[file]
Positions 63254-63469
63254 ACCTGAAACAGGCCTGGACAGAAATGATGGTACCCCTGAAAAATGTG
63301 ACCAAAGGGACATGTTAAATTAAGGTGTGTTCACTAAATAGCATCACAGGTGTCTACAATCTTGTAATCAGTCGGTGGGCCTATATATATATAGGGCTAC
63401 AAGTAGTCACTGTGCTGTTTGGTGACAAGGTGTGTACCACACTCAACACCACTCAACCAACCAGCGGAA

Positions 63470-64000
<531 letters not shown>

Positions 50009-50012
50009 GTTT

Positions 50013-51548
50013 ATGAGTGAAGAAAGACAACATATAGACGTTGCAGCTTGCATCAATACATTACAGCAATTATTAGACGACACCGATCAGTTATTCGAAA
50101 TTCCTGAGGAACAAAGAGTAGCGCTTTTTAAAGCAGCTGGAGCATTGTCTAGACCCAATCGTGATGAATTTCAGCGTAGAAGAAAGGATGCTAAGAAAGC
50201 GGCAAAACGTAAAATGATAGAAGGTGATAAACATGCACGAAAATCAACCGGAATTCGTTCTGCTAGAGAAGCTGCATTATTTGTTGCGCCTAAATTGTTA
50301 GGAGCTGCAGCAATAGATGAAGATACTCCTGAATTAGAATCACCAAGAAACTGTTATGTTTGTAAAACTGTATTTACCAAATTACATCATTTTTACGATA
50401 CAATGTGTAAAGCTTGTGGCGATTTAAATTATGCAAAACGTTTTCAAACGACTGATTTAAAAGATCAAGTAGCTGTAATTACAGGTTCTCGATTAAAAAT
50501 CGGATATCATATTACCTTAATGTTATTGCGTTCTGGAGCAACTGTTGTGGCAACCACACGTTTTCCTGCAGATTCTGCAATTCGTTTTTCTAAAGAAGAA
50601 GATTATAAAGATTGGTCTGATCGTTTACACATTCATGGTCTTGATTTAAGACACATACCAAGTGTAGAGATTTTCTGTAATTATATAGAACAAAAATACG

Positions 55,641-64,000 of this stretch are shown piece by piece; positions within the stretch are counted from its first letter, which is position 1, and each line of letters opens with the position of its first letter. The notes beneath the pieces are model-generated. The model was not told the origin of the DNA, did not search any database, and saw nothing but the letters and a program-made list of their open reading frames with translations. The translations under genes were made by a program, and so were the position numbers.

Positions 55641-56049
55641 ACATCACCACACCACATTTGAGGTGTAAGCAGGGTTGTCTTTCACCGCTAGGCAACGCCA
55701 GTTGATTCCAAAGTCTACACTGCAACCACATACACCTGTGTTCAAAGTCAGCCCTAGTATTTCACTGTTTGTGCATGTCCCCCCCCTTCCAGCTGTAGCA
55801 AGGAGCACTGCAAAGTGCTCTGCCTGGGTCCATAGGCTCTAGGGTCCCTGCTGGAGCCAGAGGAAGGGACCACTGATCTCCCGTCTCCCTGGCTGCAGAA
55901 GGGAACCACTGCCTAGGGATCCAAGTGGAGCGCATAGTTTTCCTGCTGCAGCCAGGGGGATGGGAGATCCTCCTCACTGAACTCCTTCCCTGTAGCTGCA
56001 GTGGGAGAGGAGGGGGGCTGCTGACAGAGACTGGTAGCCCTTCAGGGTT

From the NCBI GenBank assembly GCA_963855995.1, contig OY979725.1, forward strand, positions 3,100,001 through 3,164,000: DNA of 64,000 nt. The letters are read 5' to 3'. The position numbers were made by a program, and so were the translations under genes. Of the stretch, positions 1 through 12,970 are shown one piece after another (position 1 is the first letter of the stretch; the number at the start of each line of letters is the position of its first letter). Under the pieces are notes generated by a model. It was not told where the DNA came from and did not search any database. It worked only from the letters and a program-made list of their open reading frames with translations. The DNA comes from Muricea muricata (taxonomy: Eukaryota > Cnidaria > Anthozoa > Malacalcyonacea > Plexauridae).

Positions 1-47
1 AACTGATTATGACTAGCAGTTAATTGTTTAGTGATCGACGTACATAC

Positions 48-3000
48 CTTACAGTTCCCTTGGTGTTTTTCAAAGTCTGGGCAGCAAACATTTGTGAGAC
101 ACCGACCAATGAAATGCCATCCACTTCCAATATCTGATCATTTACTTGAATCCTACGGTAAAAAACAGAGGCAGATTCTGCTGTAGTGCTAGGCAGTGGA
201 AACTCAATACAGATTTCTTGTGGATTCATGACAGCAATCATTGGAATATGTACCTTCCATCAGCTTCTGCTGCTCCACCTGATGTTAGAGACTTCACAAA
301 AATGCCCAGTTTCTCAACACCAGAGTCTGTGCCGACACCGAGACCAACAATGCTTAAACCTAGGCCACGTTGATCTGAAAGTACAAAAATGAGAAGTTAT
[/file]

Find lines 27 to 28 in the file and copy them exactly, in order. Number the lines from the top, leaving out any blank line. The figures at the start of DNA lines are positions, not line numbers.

Positions 48-3000
48 CTTACAGTTCCCTTGGTGTTTTTCAAAGTCTGGGCAGCAAACATTTGTGAGAC